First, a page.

People can tell the difference between abstract art and paintings by chimps

A study reported on in Psychology Today set out to determine whether people could distinguish abstract art from paintings done by monkeys (as well as children and other animals, like elephants). Turns out, most people can usually tell the stuff done by artists from the stuff done by your five-year-old.

For a paper in press at Psychological Science, Angelina Hawley-Dolan and Ellen Winner of Boston University collected 72 undergrads, 32 of which were studio-art majors, and showed them 30 paintings by abstract expressionists. Each painting was paired with a painting by a child, a monkey, a chimpanzee, a gorilla, or an elephant. The images were matched on superficial attributes such as color, line quality, and brushstroke, and subjects were asked which piece they personally liked more, and which they thought was a better work of art.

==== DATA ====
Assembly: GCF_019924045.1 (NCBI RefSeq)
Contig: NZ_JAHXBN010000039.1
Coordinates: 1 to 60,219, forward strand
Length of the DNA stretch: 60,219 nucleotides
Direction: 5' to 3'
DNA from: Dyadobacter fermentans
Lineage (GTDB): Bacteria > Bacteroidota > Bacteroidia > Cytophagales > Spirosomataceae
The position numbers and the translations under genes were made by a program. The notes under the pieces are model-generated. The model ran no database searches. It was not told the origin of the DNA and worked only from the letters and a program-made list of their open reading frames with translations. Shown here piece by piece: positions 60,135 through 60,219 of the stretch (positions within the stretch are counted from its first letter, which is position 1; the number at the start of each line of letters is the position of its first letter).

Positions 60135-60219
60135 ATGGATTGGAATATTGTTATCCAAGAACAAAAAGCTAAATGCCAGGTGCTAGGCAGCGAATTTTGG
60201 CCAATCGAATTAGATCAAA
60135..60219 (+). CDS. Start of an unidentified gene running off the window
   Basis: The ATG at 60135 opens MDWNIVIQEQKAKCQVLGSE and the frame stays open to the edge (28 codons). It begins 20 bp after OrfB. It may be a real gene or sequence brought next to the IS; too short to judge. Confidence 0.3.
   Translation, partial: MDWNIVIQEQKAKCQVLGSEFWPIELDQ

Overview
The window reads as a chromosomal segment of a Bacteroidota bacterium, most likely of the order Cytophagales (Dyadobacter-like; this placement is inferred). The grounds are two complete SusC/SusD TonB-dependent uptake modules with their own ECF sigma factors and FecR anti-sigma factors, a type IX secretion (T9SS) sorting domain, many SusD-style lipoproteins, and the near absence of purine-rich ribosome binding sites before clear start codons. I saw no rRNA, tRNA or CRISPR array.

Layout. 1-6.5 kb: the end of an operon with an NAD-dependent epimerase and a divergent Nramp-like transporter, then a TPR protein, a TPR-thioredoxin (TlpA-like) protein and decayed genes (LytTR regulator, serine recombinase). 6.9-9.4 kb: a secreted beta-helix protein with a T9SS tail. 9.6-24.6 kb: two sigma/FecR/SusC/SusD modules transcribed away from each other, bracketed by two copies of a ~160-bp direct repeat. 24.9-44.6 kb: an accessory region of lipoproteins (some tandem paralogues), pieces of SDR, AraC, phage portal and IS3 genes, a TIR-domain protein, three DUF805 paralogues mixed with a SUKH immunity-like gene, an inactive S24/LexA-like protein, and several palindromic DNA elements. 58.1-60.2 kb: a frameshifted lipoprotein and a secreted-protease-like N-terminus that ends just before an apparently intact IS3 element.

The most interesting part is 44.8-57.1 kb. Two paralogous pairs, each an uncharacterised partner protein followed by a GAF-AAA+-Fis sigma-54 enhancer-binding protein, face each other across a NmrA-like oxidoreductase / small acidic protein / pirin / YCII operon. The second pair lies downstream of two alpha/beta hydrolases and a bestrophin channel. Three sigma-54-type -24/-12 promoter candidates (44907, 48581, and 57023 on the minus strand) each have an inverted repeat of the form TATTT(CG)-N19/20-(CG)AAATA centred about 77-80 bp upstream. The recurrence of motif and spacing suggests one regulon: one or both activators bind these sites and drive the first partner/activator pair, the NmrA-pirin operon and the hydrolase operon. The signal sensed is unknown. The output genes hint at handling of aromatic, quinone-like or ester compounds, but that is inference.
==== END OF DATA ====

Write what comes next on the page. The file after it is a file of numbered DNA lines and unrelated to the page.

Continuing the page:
"My monkey could have painted that." Really?

Seeing the Mind Behind the Art
People Can Distinguish Abstract Expressionist Paintings From Highly Similar Paintings by Children, Chimps, Monkeys, and Elephants

(Thanks, MHutson, via Submitterator!)